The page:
When you are establishing a global structure in your company, look for the universal groupings that enable you to create a global structure without destroying or replacing the local cultures in each of the countries that you operate in. Often, because of the differences in relative power between operations, globalisation means international subsidiaries operate the way the parent company wants. Your structure needs to empower difference to create global growth.

Related Links

Saturday, 14 April 2012

Happy Tartan Week

"It is not for glory, nor riches, nor honours that we are fighting, but for freedom"  

Mike Ogletree sings 'A Man's A Man For A' That'

Do The Scots Want Independence?

This isn't the first time the Scots have been asked this question. Last time the majority voted for independence, but the condition of the referendum was that 40% of the population had to want it and as a proportion of the people who voted only 32.9% said yes. Scotland remained a part of the UK. 

The next referendum (autumn of 2014) will ask again if Scots want independence and implicitly ask them to decide on their system of government. If you are Scottish, you can participate in the consultation.

I'm Giving 'Er All She's Got Captain!

The new vote for independence has restarted the conversation about the viability of Scotland. There are myths and half truths being told. Here are some of my favorite ideas, but which is truth and which is myth?
  • The Dorian project (site of the Panama Canal), which financially ruined the Scottish nobles and led to their bailout by England and the Act of Union, isn't an example of English superiority over the Scots. The English, after sabotaging the Suez Canal, eventually purchased it from Egypt under the same circumstances, sold at a discount because of economic necessity. Not exactly their finest hour!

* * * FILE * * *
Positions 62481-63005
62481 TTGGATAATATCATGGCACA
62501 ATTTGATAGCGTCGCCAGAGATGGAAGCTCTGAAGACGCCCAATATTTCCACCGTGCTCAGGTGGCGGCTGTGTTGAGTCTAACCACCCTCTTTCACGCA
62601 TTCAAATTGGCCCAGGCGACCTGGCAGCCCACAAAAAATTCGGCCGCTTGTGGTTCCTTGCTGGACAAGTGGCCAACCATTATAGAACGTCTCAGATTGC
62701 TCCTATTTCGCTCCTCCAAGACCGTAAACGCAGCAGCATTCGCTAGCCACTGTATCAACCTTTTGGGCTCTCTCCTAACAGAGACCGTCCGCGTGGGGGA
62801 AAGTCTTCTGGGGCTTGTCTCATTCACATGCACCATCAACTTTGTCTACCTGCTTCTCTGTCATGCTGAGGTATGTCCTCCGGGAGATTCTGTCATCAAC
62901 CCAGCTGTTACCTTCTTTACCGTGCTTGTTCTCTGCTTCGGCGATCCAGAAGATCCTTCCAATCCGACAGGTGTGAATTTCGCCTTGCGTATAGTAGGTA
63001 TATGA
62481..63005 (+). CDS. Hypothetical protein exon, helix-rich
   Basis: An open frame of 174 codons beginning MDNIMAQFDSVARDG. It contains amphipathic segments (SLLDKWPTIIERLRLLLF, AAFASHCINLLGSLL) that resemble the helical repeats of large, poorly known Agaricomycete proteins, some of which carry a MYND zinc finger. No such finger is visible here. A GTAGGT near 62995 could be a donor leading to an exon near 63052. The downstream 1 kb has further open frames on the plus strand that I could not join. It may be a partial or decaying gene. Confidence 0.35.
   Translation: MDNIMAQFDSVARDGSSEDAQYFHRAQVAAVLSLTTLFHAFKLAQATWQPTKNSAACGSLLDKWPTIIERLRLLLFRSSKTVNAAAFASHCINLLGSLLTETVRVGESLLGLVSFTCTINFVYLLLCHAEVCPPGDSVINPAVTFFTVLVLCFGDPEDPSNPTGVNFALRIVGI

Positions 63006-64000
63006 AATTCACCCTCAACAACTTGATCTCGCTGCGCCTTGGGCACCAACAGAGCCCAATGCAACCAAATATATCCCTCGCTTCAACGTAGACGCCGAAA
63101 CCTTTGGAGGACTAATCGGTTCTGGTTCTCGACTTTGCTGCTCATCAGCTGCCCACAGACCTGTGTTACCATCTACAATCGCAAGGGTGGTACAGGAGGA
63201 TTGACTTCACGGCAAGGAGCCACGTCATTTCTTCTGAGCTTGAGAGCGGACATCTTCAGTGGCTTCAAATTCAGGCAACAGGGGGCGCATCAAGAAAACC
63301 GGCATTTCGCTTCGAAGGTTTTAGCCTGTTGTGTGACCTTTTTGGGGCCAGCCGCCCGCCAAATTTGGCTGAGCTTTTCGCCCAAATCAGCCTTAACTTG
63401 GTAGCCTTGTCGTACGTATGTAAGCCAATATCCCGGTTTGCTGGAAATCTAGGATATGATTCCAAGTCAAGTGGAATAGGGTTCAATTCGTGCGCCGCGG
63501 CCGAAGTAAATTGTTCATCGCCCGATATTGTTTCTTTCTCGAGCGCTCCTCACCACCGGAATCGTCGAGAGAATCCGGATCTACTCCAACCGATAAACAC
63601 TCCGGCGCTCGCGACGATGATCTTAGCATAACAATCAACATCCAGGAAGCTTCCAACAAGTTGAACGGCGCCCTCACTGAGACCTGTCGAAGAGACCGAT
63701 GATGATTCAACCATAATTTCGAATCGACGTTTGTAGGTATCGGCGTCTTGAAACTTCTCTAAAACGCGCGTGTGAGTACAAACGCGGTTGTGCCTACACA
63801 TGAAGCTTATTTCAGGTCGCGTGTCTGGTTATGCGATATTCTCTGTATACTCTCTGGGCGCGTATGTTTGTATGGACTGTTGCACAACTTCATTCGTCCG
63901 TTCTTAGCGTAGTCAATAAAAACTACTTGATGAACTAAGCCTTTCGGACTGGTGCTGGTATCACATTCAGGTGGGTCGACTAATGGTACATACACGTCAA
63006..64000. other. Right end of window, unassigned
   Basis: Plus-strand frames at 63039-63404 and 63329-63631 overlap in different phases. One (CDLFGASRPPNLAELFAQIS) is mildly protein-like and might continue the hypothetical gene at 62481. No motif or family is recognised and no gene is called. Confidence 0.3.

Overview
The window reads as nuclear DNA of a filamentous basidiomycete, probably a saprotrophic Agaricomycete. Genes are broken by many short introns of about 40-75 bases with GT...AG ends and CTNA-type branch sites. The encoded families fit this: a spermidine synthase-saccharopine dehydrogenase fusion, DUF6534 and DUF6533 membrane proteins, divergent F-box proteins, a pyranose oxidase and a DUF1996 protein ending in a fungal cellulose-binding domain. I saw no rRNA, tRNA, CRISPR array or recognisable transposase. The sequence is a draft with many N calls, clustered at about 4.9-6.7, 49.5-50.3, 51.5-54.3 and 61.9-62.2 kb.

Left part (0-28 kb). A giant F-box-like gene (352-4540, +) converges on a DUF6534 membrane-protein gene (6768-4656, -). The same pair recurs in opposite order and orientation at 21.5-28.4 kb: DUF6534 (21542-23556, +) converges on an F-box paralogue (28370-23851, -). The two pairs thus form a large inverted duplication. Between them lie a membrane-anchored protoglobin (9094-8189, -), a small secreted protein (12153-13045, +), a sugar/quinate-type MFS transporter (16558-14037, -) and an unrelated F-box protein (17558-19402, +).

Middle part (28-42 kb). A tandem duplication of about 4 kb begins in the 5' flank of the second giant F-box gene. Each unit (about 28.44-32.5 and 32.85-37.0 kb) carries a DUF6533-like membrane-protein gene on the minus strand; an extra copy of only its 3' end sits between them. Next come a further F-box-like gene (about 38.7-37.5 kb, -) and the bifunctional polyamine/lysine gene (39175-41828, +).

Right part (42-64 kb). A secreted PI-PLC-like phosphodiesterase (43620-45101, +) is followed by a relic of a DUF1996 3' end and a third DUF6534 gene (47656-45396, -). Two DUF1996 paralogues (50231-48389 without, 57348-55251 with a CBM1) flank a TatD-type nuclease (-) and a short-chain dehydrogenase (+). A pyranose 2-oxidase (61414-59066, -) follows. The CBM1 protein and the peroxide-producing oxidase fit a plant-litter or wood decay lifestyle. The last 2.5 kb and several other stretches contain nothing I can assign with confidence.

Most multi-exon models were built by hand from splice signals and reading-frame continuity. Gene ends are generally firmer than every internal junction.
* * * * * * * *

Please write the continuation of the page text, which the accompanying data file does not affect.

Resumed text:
• Scotland has some underdeveloped industry. The Roslin Institute and the Centre for Regenerative Medicine are world leaders in the field of cell research. 
  • There is no shortage of water in Scotland, but there is around the world.
  • Scottish Whiskey seems to be one of the most profitable exports in the world! Forward-looking Scots worried about opening a new market have started to test distillation in space.
  • Andrew Carnegie, once the world's richest man, thought that an alliance with America was better than being a member of Europe. Could Scotland apply to be an America state?
There are large differences in the values and character of the English and Scottish people that mean that the people of England and Scotland have always questioned the Union. Devolution has created a resurgence of English nationalism and the English are asking why they are the only country in the UK that doesn't have its own parliament. 

Tuesday, 10 April 2012

Around the World in ??? Cocktails!

After our global cocktail adventures we like to take it easy at home with simple drinks. This is the book that helps you use techniques from great bartenders and local recipe from our travels to make great, simple drinks at home (homestyle cocktails).

Alias Nick and Nora's Homestyle Cocktails by Sharon Lorimer and Kim Khan | Make Your Own Book

The front cover was taken from a shoot in London for MSN City Guides. Check out my gallery of the shoot for pictures of the best bartenders in London showing off
their skills. 

Tuesday, 3 April 2012

March #globalhub: Superstition

Superstitions are different around the world. There are superstitions about black cats, voodoo rituals, and talisman's associated with different cultures and beliefs.

The #globalhub conversation starts at 4.00pm EST today @globalhub1. Here are the questions:

What is the most interesting superstition you've heard?
Friggatriskaidekaphobia! Fear of Friday the 13th. What day and number is a bad omen in your culture?
Where are you most superstitious? (Flight, Sporting Event, Wedding?)
What's your favorite movie about superstition?
Do you wear a talisman or carry a lucky piece from another culture?
Which sport is the most superstitious in your culture?

#frifoto Theme: Color